New York Journal of Commerce Prints and Criticizes the Emancipation Proclamation
New York Journal of Commerce Prints and Criticizes the Emancipation Proclamation:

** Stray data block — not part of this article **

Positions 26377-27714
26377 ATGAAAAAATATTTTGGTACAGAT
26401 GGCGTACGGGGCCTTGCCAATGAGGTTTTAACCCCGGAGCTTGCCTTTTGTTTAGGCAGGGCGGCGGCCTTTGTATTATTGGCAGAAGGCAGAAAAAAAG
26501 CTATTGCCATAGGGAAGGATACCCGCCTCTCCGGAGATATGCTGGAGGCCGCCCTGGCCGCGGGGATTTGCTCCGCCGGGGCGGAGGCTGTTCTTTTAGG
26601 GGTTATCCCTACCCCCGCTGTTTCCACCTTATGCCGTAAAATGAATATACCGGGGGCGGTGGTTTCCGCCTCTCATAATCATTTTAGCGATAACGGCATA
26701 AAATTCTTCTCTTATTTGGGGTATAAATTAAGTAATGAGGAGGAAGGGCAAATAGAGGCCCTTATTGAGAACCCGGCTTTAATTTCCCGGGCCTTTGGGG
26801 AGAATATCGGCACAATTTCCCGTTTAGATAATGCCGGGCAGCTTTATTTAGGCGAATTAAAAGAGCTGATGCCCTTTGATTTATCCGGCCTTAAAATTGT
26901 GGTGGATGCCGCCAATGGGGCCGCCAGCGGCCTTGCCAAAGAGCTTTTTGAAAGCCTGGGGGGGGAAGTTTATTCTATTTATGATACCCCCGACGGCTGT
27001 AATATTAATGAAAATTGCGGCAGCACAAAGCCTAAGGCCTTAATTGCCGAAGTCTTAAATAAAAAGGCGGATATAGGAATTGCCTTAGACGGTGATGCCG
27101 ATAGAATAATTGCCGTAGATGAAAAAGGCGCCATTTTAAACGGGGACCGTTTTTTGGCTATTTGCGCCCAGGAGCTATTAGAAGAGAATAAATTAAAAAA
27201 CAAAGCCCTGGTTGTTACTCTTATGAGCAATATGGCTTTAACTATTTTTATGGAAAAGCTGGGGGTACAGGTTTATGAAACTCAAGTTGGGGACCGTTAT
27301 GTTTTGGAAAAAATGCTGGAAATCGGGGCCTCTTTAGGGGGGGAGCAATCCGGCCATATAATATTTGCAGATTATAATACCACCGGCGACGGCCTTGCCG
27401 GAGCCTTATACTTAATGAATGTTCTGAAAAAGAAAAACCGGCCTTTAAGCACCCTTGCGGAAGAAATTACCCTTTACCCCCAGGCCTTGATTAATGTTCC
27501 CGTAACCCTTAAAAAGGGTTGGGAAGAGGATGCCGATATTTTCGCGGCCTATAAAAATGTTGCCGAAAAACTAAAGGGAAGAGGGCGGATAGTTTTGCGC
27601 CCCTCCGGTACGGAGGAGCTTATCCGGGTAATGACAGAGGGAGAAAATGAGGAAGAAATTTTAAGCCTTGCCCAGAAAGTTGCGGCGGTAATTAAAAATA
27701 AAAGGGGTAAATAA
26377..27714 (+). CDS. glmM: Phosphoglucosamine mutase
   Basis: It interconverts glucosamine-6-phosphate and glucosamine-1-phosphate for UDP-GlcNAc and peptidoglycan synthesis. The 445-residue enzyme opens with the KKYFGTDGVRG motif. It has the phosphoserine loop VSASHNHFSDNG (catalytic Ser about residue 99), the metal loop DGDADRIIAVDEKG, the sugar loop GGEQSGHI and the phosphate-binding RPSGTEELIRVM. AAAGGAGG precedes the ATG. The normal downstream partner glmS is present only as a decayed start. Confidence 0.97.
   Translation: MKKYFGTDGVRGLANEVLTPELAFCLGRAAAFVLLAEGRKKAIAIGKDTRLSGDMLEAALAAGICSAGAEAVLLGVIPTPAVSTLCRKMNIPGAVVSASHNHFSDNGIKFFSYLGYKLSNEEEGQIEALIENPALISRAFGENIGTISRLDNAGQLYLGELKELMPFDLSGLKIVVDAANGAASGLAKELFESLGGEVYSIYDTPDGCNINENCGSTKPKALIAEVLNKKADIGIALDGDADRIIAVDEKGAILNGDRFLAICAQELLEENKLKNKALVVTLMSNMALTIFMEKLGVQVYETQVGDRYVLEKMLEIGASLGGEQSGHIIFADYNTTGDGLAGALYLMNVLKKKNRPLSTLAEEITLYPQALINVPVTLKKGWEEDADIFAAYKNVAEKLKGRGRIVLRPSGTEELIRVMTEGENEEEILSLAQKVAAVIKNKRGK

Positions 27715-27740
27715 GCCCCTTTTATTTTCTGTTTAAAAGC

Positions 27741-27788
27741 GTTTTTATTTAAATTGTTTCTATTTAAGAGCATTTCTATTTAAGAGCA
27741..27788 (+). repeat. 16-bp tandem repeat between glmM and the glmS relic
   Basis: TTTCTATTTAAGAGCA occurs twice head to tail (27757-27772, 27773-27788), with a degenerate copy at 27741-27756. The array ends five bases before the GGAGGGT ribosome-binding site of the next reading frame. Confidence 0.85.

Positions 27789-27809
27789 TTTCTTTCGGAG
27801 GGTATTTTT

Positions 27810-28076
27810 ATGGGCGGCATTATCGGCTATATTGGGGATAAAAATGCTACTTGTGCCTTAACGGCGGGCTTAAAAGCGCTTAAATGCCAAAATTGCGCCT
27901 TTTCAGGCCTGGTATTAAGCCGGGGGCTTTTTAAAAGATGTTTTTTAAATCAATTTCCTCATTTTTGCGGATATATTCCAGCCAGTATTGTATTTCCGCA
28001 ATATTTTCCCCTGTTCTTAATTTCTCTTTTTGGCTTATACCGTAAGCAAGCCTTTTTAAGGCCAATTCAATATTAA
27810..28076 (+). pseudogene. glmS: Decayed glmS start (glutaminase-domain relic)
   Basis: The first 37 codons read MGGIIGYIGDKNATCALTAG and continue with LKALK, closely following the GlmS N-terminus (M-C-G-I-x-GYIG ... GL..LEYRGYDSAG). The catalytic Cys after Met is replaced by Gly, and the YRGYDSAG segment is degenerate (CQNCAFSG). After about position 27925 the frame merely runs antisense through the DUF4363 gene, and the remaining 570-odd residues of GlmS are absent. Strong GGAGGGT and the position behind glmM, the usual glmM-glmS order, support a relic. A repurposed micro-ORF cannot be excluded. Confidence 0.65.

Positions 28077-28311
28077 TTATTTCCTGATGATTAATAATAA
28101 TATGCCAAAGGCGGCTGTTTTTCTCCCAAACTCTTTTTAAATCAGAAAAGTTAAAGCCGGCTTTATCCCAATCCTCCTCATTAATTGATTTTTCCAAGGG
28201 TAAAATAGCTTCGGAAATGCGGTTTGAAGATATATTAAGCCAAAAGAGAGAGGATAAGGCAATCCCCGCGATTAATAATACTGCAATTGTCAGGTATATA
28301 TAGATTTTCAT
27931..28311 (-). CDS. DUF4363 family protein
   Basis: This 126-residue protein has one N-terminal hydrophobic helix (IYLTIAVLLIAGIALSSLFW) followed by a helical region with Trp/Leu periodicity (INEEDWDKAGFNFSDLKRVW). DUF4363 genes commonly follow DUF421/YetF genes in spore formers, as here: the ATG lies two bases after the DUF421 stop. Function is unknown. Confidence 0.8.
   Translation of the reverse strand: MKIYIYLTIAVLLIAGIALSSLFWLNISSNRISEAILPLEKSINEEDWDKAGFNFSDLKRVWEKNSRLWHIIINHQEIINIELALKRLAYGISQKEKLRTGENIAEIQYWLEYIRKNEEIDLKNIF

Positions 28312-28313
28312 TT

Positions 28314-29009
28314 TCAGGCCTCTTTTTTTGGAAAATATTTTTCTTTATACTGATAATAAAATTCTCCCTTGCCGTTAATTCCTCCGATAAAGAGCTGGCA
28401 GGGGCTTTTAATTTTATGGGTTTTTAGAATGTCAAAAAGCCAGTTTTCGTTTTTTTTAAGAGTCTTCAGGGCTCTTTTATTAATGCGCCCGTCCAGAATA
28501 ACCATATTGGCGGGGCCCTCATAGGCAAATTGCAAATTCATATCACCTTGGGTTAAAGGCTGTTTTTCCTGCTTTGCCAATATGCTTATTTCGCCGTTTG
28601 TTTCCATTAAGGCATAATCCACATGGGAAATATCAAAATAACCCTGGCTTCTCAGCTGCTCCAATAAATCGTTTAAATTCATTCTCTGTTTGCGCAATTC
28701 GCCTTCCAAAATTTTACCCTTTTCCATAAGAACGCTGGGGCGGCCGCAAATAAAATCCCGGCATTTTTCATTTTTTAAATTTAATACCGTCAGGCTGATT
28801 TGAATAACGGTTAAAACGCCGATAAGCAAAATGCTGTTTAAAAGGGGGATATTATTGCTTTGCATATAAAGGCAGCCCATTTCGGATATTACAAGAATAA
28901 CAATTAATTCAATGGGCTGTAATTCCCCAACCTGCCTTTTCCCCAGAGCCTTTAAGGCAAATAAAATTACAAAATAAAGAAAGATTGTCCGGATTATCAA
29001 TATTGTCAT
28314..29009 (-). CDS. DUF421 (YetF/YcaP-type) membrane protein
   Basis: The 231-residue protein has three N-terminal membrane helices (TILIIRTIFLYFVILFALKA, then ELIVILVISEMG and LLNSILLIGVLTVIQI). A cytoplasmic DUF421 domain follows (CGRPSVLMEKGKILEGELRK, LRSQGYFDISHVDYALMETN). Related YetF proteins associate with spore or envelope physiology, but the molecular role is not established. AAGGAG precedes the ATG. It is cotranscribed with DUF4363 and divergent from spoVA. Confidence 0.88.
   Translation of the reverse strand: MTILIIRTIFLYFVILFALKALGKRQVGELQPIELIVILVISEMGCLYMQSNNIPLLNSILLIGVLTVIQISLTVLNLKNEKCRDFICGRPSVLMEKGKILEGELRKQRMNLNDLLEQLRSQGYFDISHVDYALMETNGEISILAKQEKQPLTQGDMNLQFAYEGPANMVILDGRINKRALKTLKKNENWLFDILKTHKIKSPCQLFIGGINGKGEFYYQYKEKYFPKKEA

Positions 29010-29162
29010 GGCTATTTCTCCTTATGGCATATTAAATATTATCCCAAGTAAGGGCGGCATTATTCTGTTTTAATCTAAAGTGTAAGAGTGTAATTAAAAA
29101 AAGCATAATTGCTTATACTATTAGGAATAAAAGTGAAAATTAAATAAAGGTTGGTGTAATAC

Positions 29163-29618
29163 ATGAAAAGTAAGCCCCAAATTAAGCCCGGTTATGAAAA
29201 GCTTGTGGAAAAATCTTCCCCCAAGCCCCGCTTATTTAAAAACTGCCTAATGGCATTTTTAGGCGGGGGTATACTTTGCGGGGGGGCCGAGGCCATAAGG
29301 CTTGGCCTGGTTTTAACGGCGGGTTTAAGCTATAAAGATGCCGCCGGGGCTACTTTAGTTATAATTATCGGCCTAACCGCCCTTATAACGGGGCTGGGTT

A Copperhead Newspaper Prints, Then Criticizes, the Emancipation Proclamation An early report of the Emancipation Proclamation, where the editors describe Lincoln’s bold move as “a farce coming in after a long tragedy....Most of the people regard it as a very foolish piece of business.” [ABRAHAM LINCOLN]. EMANCIPATION PROCLAMATION. Newspaper. New York Journal of Commerce. New York, N.Y., January 3, 1863. 4 pp., 24 x 32½ in. Inventory #22448.01 Historical Background The Emancipation Proclamation was the single most important act of Lincoln’s presidency. Its text reveals the major themes of the Civil War: the importance of slavery to the war effort on both sides; the courting of border states; Lincoln’s hopes that the rebellious states could somehow be convinced to reenter the Union; the role of black soldiers; Constitutional and popular constraints on emancipation; the place of African Americans in the United States, and America’s place in a worldwide movement toward the abolition of slavery. In sounding the death knell for slavery and the “Slave power,” the President took a decisive stand on the most contentious issue in American history, and the United States joined other western nations in embracing a future of free labor. In addition to the moral impact of this “sincerely believed…act of justice,” the Proclamation aided the Union cause tangibly and decisively. Because it focused on territory still held by the Confederacy, only small numbers of slaves (compared to the total slave population) were immediately freed. However, the Proclamation deprived the South of essential labor by giving all slaves a reason to escape to Union lines. Failing that, it freed slaves immediately upon the Union Army’s occupation of Confederate territory. The Proclamation also encouraged the enlistment of black soldiers, who made a crucial contribution to the Union war effort. Moreover, England and France, who had already abolished slavery, were restrained from supporting the Confederacy, which would have been in their own economic interests. Lincoln summed up the Proclamation’s importance in 1864: “no human power can subdue this rebellion without using the Emancipation lever as I have done.” Nonetheless, the editors of the Journal of Commerce disagreed, and their opinion reflects the truly controversial nature of the act for many contemporary Americans.SETH KALLER, INC.Historic Documents and Legacy Collections For over 20 years, Seth Kaller has been one of the country’s largest buyers of important historic documents and artifacts. More than 10,000 rare manuscripts, documents, maps, and books handled by Kaller are now in institutional and private collections including working drafts of the United States Constitution, Lincoln-signed copies of the 13th Amendment and Emancipation Proclamation, and rare prints and broadsides of the Declaration of Independence. Kaller is a member of the Antiquarian Booksellers’ Association of America (ABAA), the Professional Autograph Dealers Association (PADA), the American Antiquarian Society, the Manuscript Society, the New-York Historical Society’s Chairman’s Council, and the Papers of Abraham Lincoln Advisory Board.Authenticity Guaranteed Everything we sell comes with our absolute guarantee that it is original and authentic. If this is ever proven not to be authentic it may be returned for a full refund.History You Can Own Whether you’re interested in the Founding Fathers, Documents of Freedom, Battles and Leaders, the Civil War, African-Americana, World History, Science, or a particular hero or villain, we can help you explore opportunities to take ownership of history.Build Your Own Collection We can coordinate every aspect of the process for you, from searching for individual items to building entire world-class collections for your home, business, foundation, or favorite museum. We can handle the pre-acquisition research, physical inspection and purchasing, sale representation, authentication, inventory, accounting reports, framing, and display.Help Your Favorite Institution Build a legacy by preserving history for generations to come. Through donations and loans to your favorite museum, library, or university, you ensure the survival of these important documents and act as a steward for personalities and ideas that shaped the world. We handle all the arrangements including insurance, transit, and proper acknowledgement for you. Donating can also bring substantial tax benefits. We have considerable experience working with tax attorneys and accountants to help maximize your benefit or minimize your cost as you promote your passion for history.